There's a good chance that you're already familiar with one of the oldest water-conserving life hacks in the book: ye old brick-in-the-toilet tank trick. Or maybe, in lieu of forking over the cash to replace a water-guzzling commode with a newer, more efficient one, you’ve opted to plop a water-filled 1-liter plastic soda bottle, weighted down with sand, in the tank. Whatever the method, the end results are very much the same: each time you flush, an impressive amount of H2O is conserved.

Now, water-thrifty toilet-tweakers have a new water-displacing option to choose from: A hydrogel-filled thingamabob made from eco-friendly bio-rubber that's capable of saving you in the ballpark of 50 gallons of water per week without disintegrating and damaging your plumbing system like a red clay brick is eventually likely to do.

Dubbed Drop-A-Brick, this clever new innovation was created by San Francisco-based nonprofit Project Drop A-Brick in direct response to California’s historic drought.

Functioning kind of like one of those dinosaur-shaped expanding foam “magic capsules” that no doubt blew your mind as a kid, the water-displacing Drop-A-Brick — the "most technologically advanced toilet brick ever designed" — ships as a flat, squishy piece of rubber. When the nontoxic hydrogel powder inside of the brick comes in contact with water, the unit swells to nearly 200 times its original size — from a mere 9 ounces to a hefty 4 pounds. Once expanded, simply plop Drop-A-Brick into your tank, watch it sink to the bottom and then sit back and let the water savings commence. The folks at Project Drop-A-Brick estimate that with each flush, the brick saves roughly a half gallon of water.

According to the Environmental Protection Agency, toilet flushing accounts for 30 percent of residential water usage, making it the most water-intensive of all household activities — more so than dish-washing, laundering and showering. If all Californians were to collectively plop a Drop-A-Brick into their tanks, roughly 67 million gallons of water would be saved per day.

And in addition to not breaking into little pieces or leeching toxins into the water supply, Drop-A-Brick boasts another benefit over traditional clay bricks and weighted-down water bottles: they can squeeze into tight, oddly shaped toilets with ease. Added bonus: they've also been shown to improve toilet performance in both older water-hogs and newer, low-flush models.

As you can see in the promotional videos embedded above, Project-Drop-A-Brick is relying on good, old-fashioned potty humor — “the brick I dropped was the same size of my dad’s," exclaims one young brick-dropper — to help push their product through a recently launched Indiegogo crowdfunding campaign. In total, Project Drop-A-Brick is seeking $80,000 to bring its product to market, a product that, by the way, is domestically manufactured by Level 2 Industries, the same San Francisco product incubator that helped to build David de Rothchild's Plastiki catamaran from recycled plastic junk. The bricks themselves are made from natural rubber made from the sap of Hevea trees.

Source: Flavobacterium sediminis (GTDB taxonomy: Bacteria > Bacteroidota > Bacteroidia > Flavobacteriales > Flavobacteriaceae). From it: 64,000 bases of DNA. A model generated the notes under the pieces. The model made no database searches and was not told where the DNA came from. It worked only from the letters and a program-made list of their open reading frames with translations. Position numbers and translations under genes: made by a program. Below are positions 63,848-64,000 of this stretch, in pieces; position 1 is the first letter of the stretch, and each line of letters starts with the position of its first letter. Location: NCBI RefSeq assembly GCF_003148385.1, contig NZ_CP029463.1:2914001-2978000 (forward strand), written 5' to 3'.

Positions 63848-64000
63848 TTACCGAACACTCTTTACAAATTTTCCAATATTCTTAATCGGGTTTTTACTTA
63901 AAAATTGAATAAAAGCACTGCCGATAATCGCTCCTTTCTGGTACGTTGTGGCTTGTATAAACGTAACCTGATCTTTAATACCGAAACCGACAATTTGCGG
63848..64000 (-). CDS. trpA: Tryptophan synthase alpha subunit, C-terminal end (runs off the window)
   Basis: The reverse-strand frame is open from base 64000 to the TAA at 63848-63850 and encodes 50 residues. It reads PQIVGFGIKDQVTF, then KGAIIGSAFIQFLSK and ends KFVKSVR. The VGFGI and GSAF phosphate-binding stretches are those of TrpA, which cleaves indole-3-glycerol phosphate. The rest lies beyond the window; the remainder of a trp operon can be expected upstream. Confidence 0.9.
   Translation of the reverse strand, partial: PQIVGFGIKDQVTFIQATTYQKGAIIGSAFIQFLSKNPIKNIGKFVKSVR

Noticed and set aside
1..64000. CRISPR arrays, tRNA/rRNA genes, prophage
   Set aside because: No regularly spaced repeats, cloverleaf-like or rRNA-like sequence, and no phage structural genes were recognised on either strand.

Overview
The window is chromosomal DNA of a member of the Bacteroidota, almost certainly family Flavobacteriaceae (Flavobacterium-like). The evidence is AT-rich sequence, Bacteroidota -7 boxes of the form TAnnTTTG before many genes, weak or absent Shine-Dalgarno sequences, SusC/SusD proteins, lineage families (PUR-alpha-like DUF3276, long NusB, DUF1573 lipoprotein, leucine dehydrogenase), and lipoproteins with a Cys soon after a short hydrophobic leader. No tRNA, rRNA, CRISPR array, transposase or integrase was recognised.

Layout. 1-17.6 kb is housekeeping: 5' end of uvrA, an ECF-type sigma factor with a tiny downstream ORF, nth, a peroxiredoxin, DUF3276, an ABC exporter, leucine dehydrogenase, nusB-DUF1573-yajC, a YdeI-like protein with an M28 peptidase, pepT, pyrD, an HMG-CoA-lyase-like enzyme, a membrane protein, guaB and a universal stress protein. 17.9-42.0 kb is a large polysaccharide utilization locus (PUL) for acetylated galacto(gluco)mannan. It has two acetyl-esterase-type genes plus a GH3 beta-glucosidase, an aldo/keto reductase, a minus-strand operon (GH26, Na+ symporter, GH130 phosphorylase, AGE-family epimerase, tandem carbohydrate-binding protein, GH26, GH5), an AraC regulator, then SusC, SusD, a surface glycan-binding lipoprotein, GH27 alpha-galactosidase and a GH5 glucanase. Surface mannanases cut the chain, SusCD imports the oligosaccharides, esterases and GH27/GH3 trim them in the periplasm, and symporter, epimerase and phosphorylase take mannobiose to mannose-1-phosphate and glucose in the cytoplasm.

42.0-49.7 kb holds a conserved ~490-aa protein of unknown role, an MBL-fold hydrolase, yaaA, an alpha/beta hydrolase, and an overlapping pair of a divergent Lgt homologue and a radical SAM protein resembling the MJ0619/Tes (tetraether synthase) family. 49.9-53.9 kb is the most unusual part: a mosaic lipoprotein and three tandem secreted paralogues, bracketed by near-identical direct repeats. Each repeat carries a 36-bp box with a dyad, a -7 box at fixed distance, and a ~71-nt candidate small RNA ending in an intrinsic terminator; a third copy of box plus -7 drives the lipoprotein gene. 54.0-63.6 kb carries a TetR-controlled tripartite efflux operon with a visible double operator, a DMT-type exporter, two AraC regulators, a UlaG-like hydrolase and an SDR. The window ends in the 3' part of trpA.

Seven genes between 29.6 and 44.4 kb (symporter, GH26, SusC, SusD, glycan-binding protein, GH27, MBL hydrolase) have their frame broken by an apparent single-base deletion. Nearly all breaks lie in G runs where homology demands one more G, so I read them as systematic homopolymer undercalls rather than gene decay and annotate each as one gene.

While individual bricks start at $15 a pop during the crowdfunding phase, Project-Drop-A-Brick is also enabling backers to flex their altruistic muscle with a buy-one-give-one option ($27) in which a brick will be donated to a household in a severely parched California community.

Elaborates Project-Drop-A-Brick on the Indiegogo campaign page:

With your generous donation, we will distribute Drop-A-Brick's to toilets in communities like East Porterville, CA, whose residents have literally run out of water. One Drop-A-Brick can save a household 2 gallons a day per person. For a family of four, that's 50 extra gallons a week that can be used for bathing, doing laundry and flushing the toilet. In order to distribute donations, we will collaborate with water districts, non-profit organizations, sponsors, businesses, plumbers unions, schools and public servants. If we reach our funding goal, our first priority will be distributing bricks in Tulare County and the city of East Porterville to help provide families there with a simple way to stretch their water supply. Next on the list will be Colusa, El Dorado and Butte Counties.

Also available as "bonus gifts" in the form of votive candle holders and flower vases that serve as delightful as tank-top decor items, the Drop-A-Brick is slated to ship in November — just in time for stocking-stuffing season! Think you'll opt to drop?

Via [Grist]

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Matt Hickman ( @mattyhick ) writes about design, architecture and the intersection between the natural world and the built environment.